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AJC: Going 'missing' in a sad war zone (R.Santana)

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  • Norbert Strade
    Going missing in a sad war zone By REBECCA SANTANA The Atlanta Journal-Constitution Published on: 04/01/04 Finding out that I was taking my last reporting
    Message 1 of 1 , Apr 2, 2004
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      Going 'missing' in a sad war zone

      The Atlanta Journal-Constitution
      Published on: 04/01/04

      Finding out that I was taking my last reporting trip to Chechnya as a
      correspondent in Russia, a friend of mine said, "Don't. It's always on
      the last ski run of the day that you break your leg."

      Looking back on her advice after a trip that included press accounts of
      my "disappearance," encounters with the Russian security services, but
      also some very good stories about people trying to survive in this sad,
      war-ravaged region, I wonder whether I should have taken that advice.

      Ever since the fall of the Soviet Union, Chechnya has been a thorn in
      Russia's side and a magnet for journalists. Russian soldiers and Chechen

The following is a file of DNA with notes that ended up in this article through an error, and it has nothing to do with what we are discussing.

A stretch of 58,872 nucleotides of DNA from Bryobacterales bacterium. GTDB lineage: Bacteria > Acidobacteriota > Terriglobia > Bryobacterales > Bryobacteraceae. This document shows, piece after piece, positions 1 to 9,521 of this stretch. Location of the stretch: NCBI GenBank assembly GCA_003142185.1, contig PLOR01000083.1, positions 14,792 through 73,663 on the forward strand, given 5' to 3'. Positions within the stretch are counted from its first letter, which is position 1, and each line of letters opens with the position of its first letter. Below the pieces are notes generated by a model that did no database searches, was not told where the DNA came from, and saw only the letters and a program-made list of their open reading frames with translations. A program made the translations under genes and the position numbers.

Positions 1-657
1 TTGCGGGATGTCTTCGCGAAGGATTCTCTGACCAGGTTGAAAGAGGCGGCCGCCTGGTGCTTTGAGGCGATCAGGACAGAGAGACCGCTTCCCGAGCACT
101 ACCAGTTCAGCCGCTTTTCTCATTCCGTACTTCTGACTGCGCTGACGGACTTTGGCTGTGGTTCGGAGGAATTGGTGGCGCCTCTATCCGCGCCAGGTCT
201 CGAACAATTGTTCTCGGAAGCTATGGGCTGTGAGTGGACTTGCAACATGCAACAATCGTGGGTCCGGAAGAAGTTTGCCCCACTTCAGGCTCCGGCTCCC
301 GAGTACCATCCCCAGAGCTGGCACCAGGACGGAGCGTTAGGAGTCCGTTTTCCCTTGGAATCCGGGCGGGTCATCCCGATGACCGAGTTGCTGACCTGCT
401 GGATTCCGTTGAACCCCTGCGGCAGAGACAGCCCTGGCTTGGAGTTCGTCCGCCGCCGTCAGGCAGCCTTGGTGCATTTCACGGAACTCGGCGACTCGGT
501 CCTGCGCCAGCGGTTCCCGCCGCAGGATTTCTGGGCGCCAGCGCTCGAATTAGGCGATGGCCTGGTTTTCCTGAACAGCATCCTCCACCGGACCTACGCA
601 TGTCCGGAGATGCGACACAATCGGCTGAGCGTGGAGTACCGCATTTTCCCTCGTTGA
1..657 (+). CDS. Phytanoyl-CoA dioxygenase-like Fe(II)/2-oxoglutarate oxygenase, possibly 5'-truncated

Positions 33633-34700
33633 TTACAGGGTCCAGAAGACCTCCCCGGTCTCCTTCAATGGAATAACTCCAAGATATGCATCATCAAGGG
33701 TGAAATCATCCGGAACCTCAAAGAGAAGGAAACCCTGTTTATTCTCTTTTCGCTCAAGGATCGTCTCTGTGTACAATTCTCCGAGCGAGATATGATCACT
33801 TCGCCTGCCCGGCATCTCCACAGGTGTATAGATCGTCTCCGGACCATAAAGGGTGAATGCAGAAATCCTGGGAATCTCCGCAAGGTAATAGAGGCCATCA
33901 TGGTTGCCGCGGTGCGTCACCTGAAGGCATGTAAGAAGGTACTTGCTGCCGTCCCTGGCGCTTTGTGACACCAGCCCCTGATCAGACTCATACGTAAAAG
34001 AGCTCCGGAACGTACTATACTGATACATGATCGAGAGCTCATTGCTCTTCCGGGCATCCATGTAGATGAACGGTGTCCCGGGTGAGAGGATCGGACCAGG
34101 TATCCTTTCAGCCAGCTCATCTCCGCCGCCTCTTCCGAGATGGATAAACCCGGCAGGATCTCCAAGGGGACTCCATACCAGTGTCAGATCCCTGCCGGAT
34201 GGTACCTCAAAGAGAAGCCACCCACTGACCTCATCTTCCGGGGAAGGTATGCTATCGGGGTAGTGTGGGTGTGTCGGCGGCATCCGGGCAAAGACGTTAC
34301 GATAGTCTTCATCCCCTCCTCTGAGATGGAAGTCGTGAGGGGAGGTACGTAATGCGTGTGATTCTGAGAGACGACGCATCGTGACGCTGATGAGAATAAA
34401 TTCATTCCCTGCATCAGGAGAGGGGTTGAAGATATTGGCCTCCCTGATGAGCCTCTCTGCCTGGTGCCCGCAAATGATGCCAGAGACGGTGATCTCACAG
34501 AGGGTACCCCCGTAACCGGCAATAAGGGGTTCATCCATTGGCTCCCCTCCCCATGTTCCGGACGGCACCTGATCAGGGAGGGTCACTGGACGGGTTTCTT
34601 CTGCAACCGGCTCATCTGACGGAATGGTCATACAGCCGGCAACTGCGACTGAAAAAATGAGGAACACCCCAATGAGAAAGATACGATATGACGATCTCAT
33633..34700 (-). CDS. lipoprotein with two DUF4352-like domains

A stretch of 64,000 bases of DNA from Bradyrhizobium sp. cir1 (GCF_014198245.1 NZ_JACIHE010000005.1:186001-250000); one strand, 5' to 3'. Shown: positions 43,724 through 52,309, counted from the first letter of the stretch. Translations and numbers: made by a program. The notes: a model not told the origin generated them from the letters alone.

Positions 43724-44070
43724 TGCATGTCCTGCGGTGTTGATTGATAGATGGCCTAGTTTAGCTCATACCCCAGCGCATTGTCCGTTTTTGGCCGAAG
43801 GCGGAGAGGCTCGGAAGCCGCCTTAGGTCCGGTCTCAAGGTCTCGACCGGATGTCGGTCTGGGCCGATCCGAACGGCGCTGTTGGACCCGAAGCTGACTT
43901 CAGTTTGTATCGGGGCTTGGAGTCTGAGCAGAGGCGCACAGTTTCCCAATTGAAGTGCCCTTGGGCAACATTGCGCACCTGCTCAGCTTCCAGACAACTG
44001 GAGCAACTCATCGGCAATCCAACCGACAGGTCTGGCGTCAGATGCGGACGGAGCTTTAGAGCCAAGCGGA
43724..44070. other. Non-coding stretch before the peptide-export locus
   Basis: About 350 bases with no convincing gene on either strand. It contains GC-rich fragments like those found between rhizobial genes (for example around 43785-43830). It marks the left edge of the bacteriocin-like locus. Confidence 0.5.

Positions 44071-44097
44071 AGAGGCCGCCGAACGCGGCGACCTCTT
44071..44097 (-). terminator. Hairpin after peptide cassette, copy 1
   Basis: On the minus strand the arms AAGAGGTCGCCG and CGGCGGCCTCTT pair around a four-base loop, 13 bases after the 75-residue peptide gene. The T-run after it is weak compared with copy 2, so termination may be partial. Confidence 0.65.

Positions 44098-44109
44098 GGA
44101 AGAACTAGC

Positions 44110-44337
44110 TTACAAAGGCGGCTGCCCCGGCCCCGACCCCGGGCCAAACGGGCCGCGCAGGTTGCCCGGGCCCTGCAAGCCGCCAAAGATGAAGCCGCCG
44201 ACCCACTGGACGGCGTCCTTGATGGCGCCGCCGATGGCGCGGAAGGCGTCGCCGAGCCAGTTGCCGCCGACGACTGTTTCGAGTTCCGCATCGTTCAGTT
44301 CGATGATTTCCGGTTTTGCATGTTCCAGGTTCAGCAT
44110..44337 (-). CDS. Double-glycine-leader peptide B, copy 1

rebels have fought two wars during the past decade — the first from 1994
      to 1996, ending in an embarrassing pullout by Russian troops. Opinion is
      divided about whether the second war, which started in 1999, is over yet.

      While the bulk of the fighting has died down, Chechnya remains a pit
      that has taken countless lives of both Russians and Chechens. The
      Chechens who haven't been able to flee are caught in the middle.

      For another employer, I traveled to Chechnya on a trip organized by the
      Russian government. It was a heavily stage-managed affair designed to
      show how life was "improving," but the Russians kept us away from
      average folks who might contradict that view.

      This time, after making some contacts with other journalists in Moscow,
      I found someone who agreed to take me into Chechnya for a few days.